lunes, 28 de diciembre de 2009

Intef II





Cargado el 5 de noviembre, 2009
Galería de Hans Ollermann

King Ramses II (also called Ramses the Great) 1279-1212 B.C.

2007_0727_170451AA por Hans Ollermann.

2007_0727_170451AA

The third largest known Sphinx in the world in a majestic and almost magical setting of the University of Pennsylvania Museum.
The Sphinx once stood in the Palace of King Merenptah at Memphis, Egypt.
Dynasty 19, Reigns of Ramesses II and
Merenptah (1279-1204 B.C.)
The Sphinx, a lion with a human head, represents the power of the Egyptian king. both to protect his people and to conquer the enemies of Egypt.
This Sphinx was burried up to its shoulders; only the exposed head was attacked by windblown sand, which eroded the facial features and the royal false beard. The inscriptions on the chest and around the base give the five names of Ramesses II. His son and successor Merenptah added his own cartouches to the shoulders after his father's death. This most impressive sphinx weighs about twelve tons. It was quarried at Aswan and transported by river to the Ptah Temple at Memphis, 600 miles away.
University of Pennsylvania Museum, Philadelphia.


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Hans Ollermann dice:

Hi Mike,
I agree.
May-be the Sphinx of Hatshepsut in Berlin is number 2.
Here is a photo of that Sphinx:

2005_0224_122853ab Sfinx van Hatsjepsut

Hans

2007_0727_170150AA por Hans Ollermann.

2007_0727_170150AA

The third largest known Sphinx in the world in a majestic and almost magical setting of the University of Pennsylvania Museum.
The Sphinx once stood in the Palace of King Merenptah at Memphis, Egypt.
Dynasty 19, Reigns of Ramesses II and
Merenptah (1279-1204 B.C.)
The Sphinx, a lion with a human head, represents the power of the Egyptian king. both to protect his people and to conquer the enemies of Egypt.
This Sphinx was burried up to its shoulders; only the exposed head was attacked by windblown sand, which eroded the facial features and the royal false beard. The inscriptions on the chest and around the base give the five names of Ramesses II. His son and successor Merenptah added his own cartouches to the shoulders after his father's death. This most impressive sphinx weighs about twelve tons. It was quarried at Aswan and transported by river to the Ptah Temple at Memphis, 600 miles away.
University of Pennsylvania Museum, Philadelphia.

2007_0727_170339AA por Hans Ollermann.

2007_0727_170339AA

The third largest known Sphinx in the world in a majestic and almost magical setting of the University of Pennsylvania Museum.
The Sphinx once stood in the Palace of King Merenptah at Memphis, Egypt.
Dynasty 19, Reigns of Ramesses II and
Merenptah (1279-1204 B.C.)
The Sphinx, a lion with a human head, represents the power of the Egyptian king. both to protect his people and to conquer the enemies of Egypt.
This Sphinx was burried up to its shoulders; only the exposed head was attacked by windblown sand, which eroded the facial features and the royal false beard. The inscriptions on the chest and around the base give the five names of Ramesses II. His son and successor Merenptah added his own cartouches to the shoulders after his father's death. This most impressive sphinx weighs about twelve tons. It was quarried at Aswan and transported by river to the Ptah Temple at Memphis, 600 miles away.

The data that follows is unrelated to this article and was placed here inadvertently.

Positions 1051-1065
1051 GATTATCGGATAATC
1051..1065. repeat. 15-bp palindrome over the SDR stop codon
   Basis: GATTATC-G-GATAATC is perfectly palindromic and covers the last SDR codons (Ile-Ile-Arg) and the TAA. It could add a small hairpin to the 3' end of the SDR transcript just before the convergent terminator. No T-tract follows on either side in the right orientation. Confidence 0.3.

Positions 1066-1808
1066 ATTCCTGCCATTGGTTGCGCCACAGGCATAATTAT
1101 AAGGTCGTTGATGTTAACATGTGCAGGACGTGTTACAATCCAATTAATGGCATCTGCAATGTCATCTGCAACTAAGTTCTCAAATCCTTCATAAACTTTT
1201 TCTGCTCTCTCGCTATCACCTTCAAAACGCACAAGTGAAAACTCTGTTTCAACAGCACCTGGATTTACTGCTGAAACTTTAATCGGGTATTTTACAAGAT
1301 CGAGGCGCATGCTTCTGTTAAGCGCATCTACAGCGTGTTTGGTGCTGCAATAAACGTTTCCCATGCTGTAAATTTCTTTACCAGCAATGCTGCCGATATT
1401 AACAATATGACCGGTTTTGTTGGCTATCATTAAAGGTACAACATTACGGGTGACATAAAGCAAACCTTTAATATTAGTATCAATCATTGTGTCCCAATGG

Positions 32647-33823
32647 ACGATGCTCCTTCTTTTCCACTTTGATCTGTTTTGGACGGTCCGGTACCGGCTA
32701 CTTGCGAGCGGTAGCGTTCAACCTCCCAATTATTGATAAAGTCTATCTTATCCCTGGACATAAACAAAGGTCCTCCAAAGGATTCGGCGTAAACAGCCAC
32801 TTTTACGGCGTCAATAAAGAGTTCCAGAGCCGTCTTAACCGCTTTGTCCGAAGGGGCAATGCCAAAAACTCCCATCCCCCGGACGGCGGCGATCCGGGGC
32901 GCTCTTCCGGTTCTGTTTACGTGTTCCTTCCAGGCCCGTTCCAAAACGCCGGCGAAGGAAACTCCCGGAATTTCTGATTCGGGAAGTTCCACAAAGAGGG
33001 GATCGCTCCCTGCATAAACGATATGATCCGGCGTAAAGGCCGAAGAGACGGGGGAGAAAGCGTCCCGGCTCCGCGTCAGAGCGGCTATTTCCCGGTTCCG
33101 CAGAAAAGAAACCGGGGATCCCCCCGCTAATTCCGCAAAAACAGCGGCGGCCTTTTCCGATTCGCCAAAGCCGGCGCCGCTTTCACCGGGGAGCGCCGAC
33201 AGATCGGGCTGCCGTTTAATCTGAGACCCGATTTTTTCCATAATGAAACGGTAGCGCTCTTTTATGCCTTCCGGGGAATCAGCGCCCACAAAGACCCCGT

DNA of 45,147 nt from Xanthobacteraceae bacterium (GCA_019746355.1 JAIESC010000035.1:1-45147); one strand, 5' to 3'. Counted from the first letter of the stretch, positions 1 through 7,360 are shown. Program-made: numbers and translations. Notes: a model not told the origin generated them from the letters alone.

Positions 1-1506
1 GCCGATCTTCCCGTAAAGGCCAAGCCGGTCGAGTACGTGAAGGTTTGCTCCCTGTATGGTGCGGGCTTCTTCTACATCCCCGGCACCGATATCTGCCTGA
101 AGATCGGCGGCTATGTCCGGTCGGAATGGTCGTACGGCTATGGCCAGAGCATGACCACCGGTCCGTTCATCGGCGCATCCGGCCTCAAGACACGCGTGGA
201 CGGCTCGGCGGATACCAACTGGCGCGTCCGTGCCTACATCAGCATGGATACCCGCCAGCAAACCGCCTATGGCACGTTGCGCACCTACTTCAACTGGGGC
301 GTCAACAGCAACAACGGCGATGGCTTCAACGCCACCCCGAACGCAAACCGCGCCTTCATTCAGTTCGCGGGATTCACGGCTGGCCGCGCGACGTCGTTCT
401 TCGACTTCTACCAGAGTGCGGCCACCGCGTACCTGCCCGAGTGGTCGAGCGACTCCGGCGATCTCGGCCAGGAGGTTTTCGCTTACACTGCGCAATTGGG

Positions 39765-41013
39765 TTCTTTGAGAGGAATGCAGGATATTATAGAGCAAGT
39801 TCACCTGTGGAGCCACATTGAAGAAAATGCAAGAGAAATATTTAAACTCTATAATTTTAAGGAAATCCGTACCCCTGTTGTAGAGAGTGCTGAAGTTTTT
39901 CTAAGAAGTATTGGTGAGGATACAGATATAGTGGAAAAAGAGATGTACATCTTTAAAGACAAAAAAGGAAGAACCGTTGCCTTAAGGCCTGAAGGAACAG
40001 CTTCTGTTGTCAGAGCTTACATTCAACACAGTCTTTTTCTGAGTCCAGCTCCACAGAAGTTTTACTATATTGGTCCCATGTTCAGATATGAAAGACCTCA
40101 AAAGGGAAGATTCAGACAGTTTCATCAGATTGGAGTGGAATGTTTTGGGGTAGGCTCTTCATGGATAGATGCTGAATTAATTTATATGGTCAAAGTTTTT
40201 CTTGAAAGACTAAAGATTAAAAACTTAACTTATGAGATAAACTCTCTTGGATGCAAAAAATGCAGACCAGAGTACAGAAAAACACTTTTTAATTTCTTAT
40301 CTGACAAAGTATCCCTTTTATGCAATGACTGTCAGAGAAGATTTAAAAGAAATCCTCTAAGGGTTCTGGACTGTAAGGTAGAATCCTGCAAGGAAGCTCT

University of Pennsylvania Museum, Philadelphia.

2007_0727_170139AA por Hans Ollermann.

2007_0727_170139AA

The third largest known Sphinx in the world in a majestic and almost magical setting of the University of Pennsylvania Museum.
The Sphinx once stood in the Palace of King Merenptah at Memphis, Egypt.
Dynasty 19, Reigns of Ramesses II and
Merenptah (1279-1204 B.C.)
The Sphinx, a lion with a human head, represents the power of the Egyptian king. both to protect his people and to conquer the enemies of Egypt.
This Sphinx was burried up to its shoulders; only the exposed head was attacked by windblown sand, which eroded the facial features and the royal false beard. The inscriptions on the chest and around the base give the five names of Ramesses II. His son and successor Merenptah added his own cartouches to the shoulders after his father's death. This most impressive sphinx weighs about twelve tons. It was quarried at Aswan and transported by river to the Ptah Temple at Memphis, 600 miles away.
University of Pennsylvania Museum, Philadelphia.

2007_0724_163217AA por Hans Ollermann.

2007_0724_163217AA

Fragment of a votive statue.
Dynasty 19, reign of Ramesses II.
(ca.1304-1237 B.C.).
Egyptian artefacts in The Metropolitan Museum of Art, New York.

2007_0724_162750AA por Hans Ollermann.

2007_0724_162750AA

Head of a goddess.
Early dynasty 19, reign of Seti I or early years of Ramesses II.
Egyptian artefacts in The Metropolitan Museum of Art, New York.

2007_0724_163223AA por Hans Ollermann.

2007_0724_163223AA

Fragment of a votive statue.
Dynasty 19, reign of Ramesses II.
(ca.1304-1237 B.C.).
Egyptian artefacts in The Metropolitan Museum of Art, New York.

2007_0724_162743AA por Hans Ollermann.

2007_0724_162743AA

Head of a goddess.
Early dynasty 19, reign of Seti I or early years of Ramesses II.
Egyptian artefacts in The Metropolitan Museum of Art, New York.

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De Wikipedia, la enciclopedia libre


Uahanj Intef, o Intef II, c. 2103-2054 a. C. (von Beckerath) fue un rey de la dinastía XI, durante el primer periodo intermedio de Egipto.